Arts Art and the Wind
posted by October 18 at 18:50 PMon
Just days after the scaffolding came off of a four-story abstract sculpture outside the Fred Hutchinson Cancer Research Center, its top was blown off in a windstorm at about 2:35 pm today.
“It was a big gust that came along and blew off a portion of the top of it,” said center spokeswoman Christi Loso.
No one was hurt, she said. A broad area has been cordoned off around the sculpture, and a shuttle bus rerouted to protect people should any more of the sculpture collapse.
Here’s a rendering by the artist, Portland-based Ed Carpenter, of the lattice of aluminum, glass, and steel, called Vessel:
Carpenter has been notified about the incident, but no decisions have been made about the future of the sculpture, Loso said. The structure was completed, but the installation had about a month’s worth of work left on it, she said, mostly in finishing the base and landscaping.
A scientist who formerly worked at the center, and who is remaining anonymous, is paying for the artwork. Loso said the center’s official figure to describe the sculpture’s worth is $500,000, but she couldn’t say for sure whether that referred to an estimated value or the budget of the commission.
Obviously, the sculpture, which was selected in a competition process last year, will have to be reengineered and maybe, redesigned.
It reminds me of one of the works by a star of Documenta 12 this summer in Kassel, Germany. It was a piece by the Chinese artist Ai Weiwei, a massive majestic assemblage of antique doors formed together to create an architectural scale arch that people could stand under.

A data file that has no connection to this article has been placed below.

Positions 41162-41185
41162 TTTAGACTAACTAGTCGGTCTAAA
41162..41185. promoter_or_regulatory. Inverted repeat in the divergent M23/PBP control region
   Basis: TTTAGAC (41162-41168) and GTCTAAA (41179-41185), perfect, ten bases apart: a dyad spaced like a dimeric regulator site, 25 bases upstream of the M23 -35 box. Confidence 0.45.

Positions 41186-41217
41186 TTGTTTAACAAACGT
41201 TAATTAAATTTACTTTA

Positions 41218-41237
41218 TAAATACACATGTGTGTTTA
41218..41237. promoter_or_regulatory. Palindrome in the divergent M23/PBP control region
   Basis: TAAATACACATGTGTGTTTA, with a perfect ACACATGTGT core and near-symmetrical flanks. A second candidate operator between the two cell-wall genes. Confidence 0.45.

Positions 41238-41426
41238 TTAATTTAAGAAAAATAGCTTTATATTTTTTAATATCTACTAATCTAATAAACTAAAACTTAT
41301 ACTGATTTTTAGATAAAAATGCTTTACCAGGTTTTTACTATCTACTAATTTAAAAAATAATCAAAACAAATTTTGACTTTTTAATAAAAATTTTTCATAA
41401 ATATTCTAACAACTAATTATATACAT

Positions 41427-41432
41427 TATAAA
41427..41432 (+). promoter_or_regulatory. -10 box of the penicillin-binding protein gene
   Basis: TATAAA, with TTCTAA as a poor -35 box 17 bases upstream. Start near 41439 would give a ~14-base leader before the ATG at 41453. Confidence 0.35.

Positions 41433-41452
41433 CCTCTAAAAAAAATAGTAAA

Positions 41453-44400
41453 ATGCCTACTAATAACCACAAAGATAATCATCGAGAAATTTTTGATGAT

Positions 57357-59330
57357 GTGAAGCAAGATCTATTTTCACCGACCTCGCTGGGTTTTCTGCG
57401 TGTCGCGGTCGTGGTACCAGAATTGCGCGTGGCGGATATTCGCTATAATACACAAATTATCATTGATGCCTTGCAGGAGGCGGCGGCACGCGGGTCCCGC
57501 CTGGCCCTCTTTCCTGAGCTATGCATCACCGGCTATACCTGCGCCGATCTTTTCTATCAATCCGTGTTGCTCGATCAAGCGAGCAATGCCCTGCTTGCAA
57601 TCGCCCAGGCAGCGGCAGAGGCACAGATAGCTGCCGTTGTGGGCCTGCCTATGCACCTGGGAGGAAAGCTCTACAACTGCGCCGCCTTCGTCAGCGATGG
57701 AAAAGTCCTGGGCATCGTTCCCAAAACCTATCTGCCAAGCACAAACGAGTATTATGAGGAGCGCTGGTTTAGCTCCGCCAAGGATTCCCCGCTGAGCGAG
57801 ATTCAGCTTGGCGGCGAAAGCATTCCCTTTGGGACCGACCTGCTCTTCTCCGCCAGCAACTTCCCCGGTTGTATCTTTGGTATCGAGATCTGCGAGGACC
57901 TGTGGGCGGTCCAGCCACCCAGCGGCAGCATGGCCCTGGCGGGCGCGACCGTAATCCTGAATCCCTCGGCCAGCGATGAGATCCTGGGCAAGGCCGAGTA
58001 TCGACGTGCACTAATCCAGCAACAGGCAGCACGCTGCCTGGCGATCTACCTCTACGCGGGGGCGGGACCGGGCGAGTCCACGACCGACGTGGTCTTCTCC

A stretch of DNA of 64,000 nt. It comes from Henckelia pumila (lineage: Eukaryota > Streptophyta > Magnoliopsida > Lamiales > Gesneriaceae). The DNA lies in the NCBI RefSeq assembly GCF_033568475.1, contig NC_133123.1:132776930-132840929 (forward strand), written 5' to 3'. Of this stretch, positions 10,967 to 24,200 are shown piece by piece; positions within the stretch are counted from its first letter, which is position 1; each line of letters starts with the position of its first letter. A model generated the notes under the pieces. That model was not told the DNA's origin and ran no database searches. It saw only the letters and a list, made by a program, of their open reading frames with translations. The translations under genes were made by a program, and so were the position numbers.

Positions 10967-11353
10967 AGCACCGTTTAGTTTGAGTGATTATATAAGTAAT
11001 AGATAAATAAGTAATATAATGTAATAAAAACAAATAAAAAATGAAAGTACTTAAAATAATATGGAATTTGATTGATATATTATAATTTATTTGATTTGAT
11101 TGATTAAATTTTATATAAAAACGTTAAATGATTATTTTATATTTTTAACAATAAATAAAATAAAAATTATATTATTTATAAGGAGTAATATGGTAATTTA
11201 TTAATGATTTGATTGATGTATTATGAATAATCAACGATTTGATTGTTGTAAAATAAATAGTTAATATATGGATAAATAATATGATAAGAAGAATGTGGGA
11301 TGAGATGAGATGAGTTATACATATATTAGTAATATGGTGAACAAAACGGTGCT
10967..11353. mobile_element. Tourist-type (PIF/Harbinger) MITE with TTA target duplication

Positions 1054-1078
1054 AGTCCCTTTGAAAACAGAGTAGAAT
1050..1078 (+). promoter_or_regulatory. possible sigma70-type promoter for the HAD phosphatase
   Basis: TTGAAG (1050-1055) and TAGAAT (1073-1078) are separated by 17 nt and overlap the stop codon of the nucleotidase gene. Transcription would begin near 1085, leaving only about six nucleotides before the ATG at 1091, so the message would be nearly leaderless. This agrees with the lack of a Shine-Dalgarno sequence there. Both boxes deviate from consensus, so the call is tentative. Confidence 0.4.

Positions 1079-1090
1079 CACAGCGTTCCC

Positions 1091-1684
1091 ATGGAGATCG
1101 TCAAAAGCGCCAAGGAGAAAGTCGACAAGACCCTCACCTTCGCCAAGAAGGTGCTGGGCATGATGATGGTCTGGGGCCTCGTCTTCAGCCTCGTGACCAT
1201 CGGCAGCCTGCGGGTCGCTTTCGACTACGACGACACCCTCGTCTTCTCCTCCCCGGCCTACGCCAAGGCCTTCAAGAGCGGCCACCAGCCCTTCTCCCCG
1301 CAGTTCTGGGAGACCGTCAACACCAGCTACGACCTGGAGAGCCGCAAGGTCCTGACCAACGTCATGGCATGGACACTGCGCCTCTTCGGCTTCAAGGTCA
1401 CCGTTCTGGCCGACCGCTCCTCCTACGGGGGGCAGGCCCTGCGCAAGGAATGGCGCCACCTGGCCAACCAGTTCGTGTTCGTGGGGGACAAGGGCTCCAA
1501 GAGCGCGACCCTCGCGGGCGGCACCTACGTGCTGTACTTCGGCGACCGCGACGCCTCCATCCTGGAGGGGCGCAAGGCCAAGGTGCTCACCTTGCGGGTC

But when I was there, two-and-a-half months after the opening, I didn’t see that. I saw this:
Organizers of the exhibition passed it off as a fortuitous accident, adding meaning to the piece. Buh. This photograph was taken from the one good remaining angle, the one dramatic viewpoint where chaos still looks meaningfully formed. From every other perspective around the sculpture, the ugly, jagged edges of beautiful doors forever destroyed stuck out of a sorry trash pile. The artist’s monument to the life of old culture in rapidly developing China instead joined in the killing, because of sloppy engineering.
I’m not necessarily opposed to the potential of destruction in art. Several years ago, I advocated that Seattle artist Iole Alessandrini’s gorgeous, several-block-long installation of light in the dark heart of downtown Tacoma shouldn’t be restored after it was damaged in a windstorm weeks before it was supposed to come down.
That piece, called Season of Light, was intended to be temporary, and the ruthless instead of planned ending seemed perfect in the context of an urban block that had become blighted because of the cruel whims—we’re interested, tear the historic buildings down, no, nevermind—of a couple of Seattle developers (one of whom, Paul Schell, later became Seattle’s mayor).
Art and people are never safe in windstorms.
(Thanks for the tip, Anne S.)